Saturday, July 7, 2007

Eight Random Gay Mormon Facts About Me

I was tagged by GeistX. I'll let you check out his blog for the rules.

1. I was born in Provo, Utah. I grew up half-an-hour's drive from Palmyra, New York, and right near Mendon, New York where Brigham Young once lived. If Brigham hadn't joined the Church and if his family had stayed there, his great-great-great-great grandkids would have gone to my highschool. In 1983 my family moved to Topsfield, Massachusets, where Joseph Smith's grandfather is buried. So you could say that in my life, the older I've gotten, the further backwards I moved in the timeline of the Church's history.

2. My grandparents moved from Utah to Pittsburgh, PA during the Great Depression. There they were next door neighbors to the Jesse Hatch family. My dad was a childhood playmate of (now Senator) Orrin Hatch. In Pittsburgh, my grandfather helped convert Henry Matis to the Church. Henry went on to become the first mission president of Finland, where my dad served his mission and converted my mom. Henry Matis was the grandfather of Stuart Matis. I find it interesting to consider that if it hadn't been for the Church and if my grandfather hadn't converted Stuart's grandfather, and if Henry Matis hadn't helped to establish the first mission in Finland, neither Stuart nor I might have been born. I almost committed suicide the summer of 1986, but ended up having a spiritual experience in which God guided me to leave the Church instead. Henry's grandson Stuart was gay too, and did his best to stay faithful to the Church. He committed suicide on February 25, 2000. I wish Stuart were still here. I wish I could meet the grandson of the man my grandfather helped convert to the Gospel.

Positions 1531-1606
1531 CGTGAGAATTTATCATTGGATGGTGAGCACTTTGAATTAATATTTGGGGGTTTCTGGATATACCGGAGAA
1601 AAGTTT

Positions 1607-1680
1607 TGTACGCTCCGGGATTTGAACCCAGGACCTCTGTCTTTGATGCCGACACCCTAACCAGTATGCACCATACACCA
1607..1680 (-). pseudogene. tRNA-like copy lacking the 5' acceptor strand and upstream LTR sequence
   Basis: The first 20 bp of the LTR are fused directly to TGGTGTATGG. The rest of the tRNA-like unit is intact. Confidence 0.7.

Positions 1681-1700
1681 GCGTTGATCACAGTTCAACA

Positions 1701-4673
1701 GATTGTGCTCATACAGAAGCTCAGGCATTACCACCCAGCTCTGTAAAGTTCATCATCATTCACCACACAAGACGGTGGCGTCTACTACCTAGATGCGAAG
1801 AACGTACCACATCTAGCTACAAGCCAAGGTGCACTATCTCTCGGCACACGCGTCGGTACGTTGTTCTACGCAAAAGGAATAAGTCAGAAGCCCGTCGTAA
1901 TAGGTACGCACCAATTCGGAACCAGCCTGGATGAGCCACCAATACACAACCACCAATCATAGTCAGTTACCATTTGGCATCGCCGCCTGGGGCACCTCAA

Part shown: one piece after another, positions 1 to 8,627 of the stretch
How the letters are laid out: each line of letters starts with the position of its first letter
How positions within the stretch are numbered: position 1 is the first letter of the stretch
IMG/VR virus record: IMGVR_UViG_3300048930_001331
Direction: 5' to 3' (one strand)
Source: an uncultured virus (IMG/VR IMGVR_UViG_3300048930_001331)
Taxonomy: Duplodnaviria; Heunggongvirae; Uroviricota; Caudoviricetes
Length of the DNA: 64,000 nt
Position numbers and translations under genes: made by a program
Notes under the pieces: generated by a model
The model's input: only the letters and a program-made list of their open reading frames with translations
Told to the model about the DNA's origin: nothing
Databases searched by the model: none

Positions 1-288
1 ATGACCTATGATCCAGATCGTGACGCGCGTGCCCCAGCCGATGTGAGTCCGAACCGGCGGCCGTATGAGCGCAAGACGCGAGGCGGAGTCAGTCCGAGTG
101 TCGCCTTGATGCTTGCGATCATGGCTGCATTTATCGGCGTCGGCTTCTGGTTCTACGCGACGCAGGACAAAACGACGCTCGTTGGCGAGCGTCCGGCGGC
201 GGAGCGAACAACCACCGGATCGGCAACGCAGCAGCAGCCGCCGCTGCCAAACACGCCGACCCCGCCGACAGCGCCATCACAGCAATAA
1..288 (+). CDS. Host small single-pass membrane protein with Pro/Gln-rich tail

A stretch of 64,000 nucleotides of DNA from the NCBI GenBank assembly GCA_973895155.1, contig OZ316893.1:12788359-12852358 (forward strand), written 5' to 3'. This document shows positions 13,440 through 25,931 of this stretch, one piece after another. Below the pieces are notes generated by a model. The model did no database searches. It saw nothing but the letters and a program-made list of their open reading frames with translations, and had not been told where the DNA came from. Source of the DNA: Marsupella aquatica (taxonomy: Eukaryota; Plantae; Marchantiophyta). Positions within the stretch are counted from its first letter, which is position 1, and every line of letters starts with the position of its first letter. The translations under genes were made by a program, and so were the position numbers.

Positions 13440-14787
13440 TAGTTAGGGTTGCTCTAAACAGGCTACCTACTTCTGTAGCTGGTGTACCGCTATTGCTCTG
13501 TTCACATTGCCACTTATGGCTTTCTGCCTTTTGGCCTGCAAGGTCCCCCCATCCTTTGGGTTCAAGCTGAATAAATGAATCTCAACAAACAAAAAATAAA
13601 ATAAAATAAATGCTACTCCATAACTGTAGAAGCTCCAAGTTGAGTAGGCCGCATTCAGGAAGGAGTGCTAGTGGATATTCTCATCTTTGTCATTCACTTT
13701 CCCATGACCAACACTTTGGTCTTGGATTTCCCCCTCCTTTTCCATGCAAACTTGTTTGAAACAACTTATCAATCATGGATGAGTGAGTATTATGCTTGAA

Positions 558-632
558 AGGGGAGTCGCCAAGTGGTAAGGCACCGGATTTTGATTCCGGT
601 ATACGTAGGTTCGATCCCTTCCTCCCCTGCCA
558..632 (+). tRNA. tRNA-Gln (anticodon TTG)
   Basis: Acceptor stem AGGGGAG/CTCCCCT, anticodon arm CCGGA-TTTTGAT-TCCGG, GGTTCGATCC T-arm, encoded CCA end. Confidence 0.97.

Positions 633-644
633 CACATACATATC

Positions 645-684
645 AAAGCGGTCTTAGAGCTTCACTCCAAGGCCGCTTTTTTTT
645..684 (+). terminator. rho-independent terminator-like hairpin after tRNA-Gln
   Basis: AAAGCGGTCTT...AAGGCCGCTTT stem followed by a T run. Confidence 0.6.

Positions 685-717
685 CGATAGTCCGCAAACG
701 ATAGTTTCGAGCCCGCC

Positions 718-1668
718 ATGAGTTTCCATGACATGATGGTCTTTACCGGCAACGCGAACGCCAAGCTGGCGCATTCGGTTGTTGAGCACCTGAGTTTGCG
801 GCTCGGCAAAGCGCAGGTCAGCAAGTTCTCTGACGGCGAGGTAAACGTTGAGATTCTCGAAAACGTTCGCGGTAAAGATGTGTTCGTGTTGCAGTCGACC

3. I was in the Hill Cumorah Pageant after my mission. During the first day of rehearsals, I overheard a sister crying and speaking French. She was frustrated because her English was not good enough for her to understand what people were saying during the devotionals. I had just returned from my mission in French-speaking Europe. I served as her personal interpreter for the rest of the Pageant, and we became the best of friends.

4. The picture (above) is of me as a Mormon missionary. I served my mission in the Swiss Geneva Mission under President R. Bay Hutchings. Before I left on my mission, I baptized one of my best friends from high school. He is now married and raising a family in the Church. On my mission I helped to convert a young woman who later served a mission in New Caledonia. I once regretted my role in converting others to Mormonism. Now I feel incredible gratitude.

5. I was a Kimball Scholar at BYU. After I got the letter informing me that I was a Kimball scholarship recipient, I was convinced they had made a mistake. I was so certain that I was unworthy to be a Kimball Scholar, I actually wrote a letter to a member of the committee to tell him I believed I was unworthy. He ignored my letter. I later ran into him at BYU, and he greeted me in a friendly manner without ever mentioning the letter.